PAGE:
The Science Persuasion


April 2001

The Science Persuasion


Robert Cialdini, professor of Psychology at Arizona State University, presents a scientific discussion of six basic tendencies of human behavior that can be used as powerful persuasion tools. While we usually think of these tendencies in terms of sales and marketing, they can be valuable tools for managers as well. As a manager, you are continually trying to persuade your staff to behave the way you want. These tools can help you affect the behavior of your staff.

In his article, “The Science of Persuasion,” in the February 2001 issue of Scientific American, Cialdini titles the six tendencies: reciprocation, consistency, social validation, liking, authority, and scarcity. We recommend that you read the original article to understand in more detail these tendencies and the studies conducted. Here we give you management examples that were not discussed directly in the article.


People feel compelled to reciprocate favors. A favor might be a gift, gesture, or service. You have all received free mailing labels in a mail request for a donation, and although you may not want make a donation, you may feel more compelled to do so. As a manager, you can use this tendency to your advantage. Do small favors for your staff. Bring them something from a trip. Take some of your staff out to lunch. Do an errand for a staff member who may have difficulty doing it herself. It works best if your staff is aware that you have done the favor at your own expense rather than at company expense. Your staff will reciprocate more favorably to an individual than to an institution.


People want to behave in a consistent manner. Cialdini provides examples of increased contributions to a charity if people are first asked to sign a petition. To act consistently, people who signed the petition also felt obligated to make contributions. An effective management tool you can use is to get written or public commitment from your staff members about tasks and completion dates. You may develop some sort of commitment contract or get commitments from your staff during staff meetings. If you are able to get commitments from your staff members on projects that require little effort, you will be much more successful in getting buy-in for more work-intensive projects. By committing to the first project at little or no cost to themselves, they will feel obligated when the time for more work arrives. Meet with staff members prior to new projects, processes, or tools, and try to obtain support on a small issue before asking for larger work commitments, and you will be more successful.

Social Validation

People make decisions about how to behave by observing what others are doing. As a manager, you should use your own behavior and the behavior of senior members of your staff as examples for the rest of your staff. New employees watch others closely to get clues to behavior. For example, if your group is very busy, you will get people to work harder and do overtime if they observe that you and your senior staff also work hard and stay late. Rewarding staff members who achieve in a public fashion will encourage emulation by the rest of your staff. However, because awards that are perceived as undeserved by your staff may have opposite results, it is important to select team members who truly represent the qualities you would like others in the team to emulate.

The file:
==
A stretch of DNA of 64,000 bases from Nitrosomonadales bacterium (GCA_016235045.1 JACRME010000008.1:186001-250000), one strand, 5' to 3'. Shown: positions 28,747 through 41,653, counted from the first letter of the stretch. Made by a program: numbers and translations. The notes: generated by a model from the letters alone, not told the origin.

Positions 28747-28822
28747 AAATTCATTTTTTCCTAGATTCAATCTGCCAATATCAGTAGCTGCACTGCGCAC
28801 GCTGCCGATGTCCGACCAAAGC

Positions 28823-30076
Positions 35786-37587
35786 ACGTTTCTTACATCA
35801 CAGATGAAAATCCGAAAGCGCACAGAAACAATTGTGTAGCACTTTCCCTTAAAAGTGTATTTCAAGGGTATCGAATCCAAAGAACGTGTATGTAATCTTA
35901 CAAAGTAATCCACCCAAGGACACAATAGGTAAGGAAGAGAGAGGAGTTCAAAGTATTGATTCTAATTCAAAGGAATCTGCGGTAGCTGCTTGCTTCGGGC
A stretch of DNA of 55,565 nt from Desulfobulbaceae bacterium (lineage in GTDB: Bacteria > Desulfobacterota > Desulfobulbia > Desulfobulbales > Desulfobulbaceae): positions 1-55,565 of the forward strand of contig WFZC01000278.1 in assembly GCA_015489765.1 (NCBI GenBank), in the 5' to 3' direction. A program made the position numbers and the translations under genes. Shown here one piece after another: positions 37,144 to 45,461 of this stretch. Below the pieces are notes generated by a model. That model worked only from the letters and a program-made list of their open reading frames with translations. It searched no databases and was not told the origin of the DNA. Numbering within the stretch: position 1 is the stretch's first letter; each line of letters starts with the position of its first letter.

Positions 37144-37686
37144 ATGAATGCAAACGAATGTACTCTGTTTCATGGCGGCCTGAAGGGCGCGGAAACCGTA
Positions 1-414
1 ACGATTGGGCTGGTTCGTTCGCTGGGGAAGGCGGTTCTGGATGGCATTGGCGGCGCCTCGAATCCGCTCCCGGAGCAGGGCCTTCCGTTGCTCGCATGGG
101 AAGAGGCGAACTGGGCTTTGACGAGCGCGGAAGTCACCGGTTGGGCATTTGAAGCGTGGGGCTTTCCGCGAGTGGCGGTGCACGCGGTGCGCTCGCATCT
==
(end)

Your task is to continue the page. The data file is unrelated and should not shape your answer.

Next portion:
People are easily persuaded by those they like. A good example of this tendency is the effectiveness of Tupperware parties. Salesmen commonly try to develop friendships with their customers, and the Tupperware business thrives on recruiting sales people who then will sell to their friends. Another trait related to likeability is perceived attractiveness. Studies have shown that the physically attractive are more likely to be better at soliciting contributions and getting elected to government office. As a manager, it is important that you are well liked by your staff. They will do more for you if they like you. You can make use of this trait by getting to know each of your employees personally and showing a genuine interest in their lives. Deserved compliments can also stimulate your staff into liking you.


People are more likely to be persuaded by authority. Advertisers use this tactic all the time. For example, “Doctors recommend….” The author gives an example where two different men crossed the street against the light. There was a 350 percent increase in people following a man crossing a street against the light if he wore a suit rather than casual clothing. Promote your authority by effectively representing the interests of your institution, wearing more formal clothing, and displaying items representing authority, such as a large office, awards, or an academic degree.


People place greater value on something that is scarce. Businesses use this trait to their advantage. Californians are willing to pay many times more for their electricity because they have been made to believe that it is scarce. How does scarcity relate to management? Job scarcity is related to job loyalty. If employees perceive that jobs are scarce, they will value the job they have more. Management can make use of this tendency by setting up job specializations in their organizations that are uncommon in the industry. The staff that holds these specialized jobs will find equivalent jobs elsewhere harder to find and therefore value their current job more.

As you can see, as a manager, you’re also a salesman. You’re not selling a product or service. Instead, you’re selling a commitment to an institution and a job. You can use many of the same techniques that your own sales force uses to sell your company’s products.